Fromm’s technique changed from one that was extremely influenced by his explorations into Zen Buddhism with D. T. Suzuki to one which emphasized a more systematic investigation into the patient’s character and psyche. At times, he experimented with technique using the active methods pioneered by Sandor Ferenczi, including relaxation exercises and suggestion about associating to a theme. He also tried techniques used by Wilhelm Reich to attack character armor.
While his shifting of analytic approach complicated his attempts to describe his practice, this does not fully explain his dissatisfaction with the drafts he wrote on technique. His student, Michael Maccoby, said that he believed that what blocked Fromm from writing on technique and also limited his effectiveness as an analyst was the inability to always harmonize the analytic and prophetic voices. This disharmony resulted in a confusion concerning the goals and methods of psychoanalysis.
Fromm’s contribution to psychoanalysis and social science remains to be developed further. He provides us with theory and methods to understand health and illness as concepts that do not refer to the individual alone, but also to the relationships of the individual to others and to social institutions.
Fromm’s theories have been severely criticised for being formulated from an existentialist point of view; wherein, he believes that individuals are in conflict with the very fact that they exist.
Some feel that Fromm underestimated the need for individuals to adapt to a society before attempting to transform it. Alternatively, the work of Jean Piaget describes the stages of moral development and the social interaction essential to achieve adaptation. Thus, it is through institutions such as family and schools, and organizations (political, legal and economic) that we create health, wealth, and good relationships. In an increasingly complex, technology-based society, improving these institutions and organizations requires expert knowledge combined with pragmatic idealism. There will always be conflicts of different interests that must be negotiated. There is no dramatic cultural transformation that will dissolve psychopathology, create harmony, and make a society sane.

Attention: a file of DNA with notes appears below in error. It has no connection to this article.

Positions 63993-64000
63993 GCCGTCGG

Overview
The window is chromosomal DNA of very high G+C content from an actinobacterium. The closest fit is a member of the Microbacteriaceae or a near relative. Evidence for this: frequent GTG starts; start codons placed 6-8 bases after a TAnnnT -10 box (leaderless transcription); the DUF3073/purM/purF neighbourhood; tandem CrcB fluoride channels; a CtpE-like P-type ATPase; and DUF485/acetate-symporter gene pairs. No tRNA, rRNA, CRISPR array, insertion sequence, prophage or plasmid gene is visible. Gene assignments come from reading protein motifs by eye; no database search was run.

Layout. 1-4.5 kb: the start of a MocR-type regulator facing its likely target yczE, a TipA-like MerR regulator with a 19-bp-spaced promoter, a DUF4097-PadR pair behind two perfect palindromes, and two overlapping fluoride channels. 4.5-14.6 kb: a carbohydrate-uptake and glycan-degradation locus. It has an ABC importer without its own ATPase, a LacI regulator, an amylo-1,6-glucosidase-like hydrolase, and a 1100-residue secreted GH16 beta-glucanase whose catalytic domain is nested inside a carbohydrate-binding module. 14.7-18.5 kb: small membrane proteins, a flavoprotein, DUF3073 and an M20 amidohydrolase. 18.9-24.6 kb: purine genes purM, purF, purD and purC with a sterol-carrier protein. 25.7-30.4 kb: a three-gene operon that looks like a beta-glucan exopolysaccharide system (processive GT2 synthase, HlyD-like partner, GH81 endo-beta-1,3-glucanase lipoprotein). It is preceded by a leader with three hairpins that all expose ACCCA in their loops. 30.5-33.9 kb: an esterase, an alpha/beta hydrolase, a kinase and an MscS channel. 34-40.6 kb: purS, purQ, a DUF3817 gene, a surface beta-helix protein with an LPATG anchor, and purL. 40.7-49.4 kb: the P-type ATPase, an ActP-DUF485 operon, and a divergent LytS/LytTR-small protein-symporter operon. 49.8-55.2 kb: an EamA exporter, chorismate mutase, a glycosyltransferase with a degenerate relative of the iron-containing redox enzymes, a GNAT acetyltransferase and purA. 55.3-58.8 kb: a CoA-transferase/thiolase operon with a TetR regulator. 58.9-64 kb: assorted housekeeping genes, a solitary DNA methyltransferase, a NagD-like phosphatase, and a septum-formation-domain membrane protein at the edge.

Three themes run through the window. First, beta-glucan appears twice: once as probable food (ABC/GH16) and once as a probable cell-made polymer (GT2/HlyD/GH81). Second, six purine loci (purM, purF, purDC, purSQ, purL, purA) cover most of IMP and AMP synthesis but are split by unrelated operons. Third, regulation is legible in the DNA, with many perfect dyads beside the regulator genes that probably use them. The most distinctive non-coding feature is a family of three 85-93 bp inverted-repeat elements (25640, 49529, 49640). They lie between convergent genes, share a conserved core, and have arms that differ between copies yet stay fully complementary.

The more man gains freedom, the more he becomes an individual. But the more he becomes an individual, the more he feels he is alone.
Many people spend their entire life trying to escape from making choices – they try to get another person, or an institution, to take action and/or make important decisions for us. But this alienates us from our own power (agency) as well as our ability to adapt and respond.
Fromm concludes his work by warning that human psychological needs and problems are largely a function of capitalism, which unavoidably isolates people from their work and from each other.
To overcome this state of alienation, he calls for the creation of a planned socialist economy that allows for the development of true self-awareness and positive development by eliminating the psychological need to “escape” the burden of freedom.
“The danger of the past was that men became slaves. The danger of the future is that men may become robots. True enough, robots do not rebel. But given man’s nature, robots cannot live and remain sane, they become ‘Golems,”they will destroy their world and themselves because they cannot stand any longer the boredom of a meaningless life.” — Erich Fromm, The Sane Society.
Erich Fromm website found here.
Trappen notes from Stanley Aronowitz and Lynn Chancer
How can you use Fromm to explain issues and problems in our contemporary society?
What do you think about his notion of escape mechanisms? Do you think this concept can help explain human behavior?
How might Fromm’s work serve as a warning in regards to events that are presently unfolding in the United States?
Drawing from Fromm’s work, explain how one’s social class or religion might predispose them to seek comfort in authoritarianism.
G. E. Lessing once wrote, even those who mock their chains are not always free.
Why did conservatism, as a social movement, become so successful in the United States after World War II?
How might we interpret Fromme’s work as a critique of liberalism? Why does contemporary liberalism ignore, downplay, and often operate as if it is beyond addressing issues of power?
Many people cite their right to keep and bear arms as one of their essential freedoms as Americans. What do you think Fromm might say about this? What if having the need for a gun was actually a sign of one’s lack of freedom?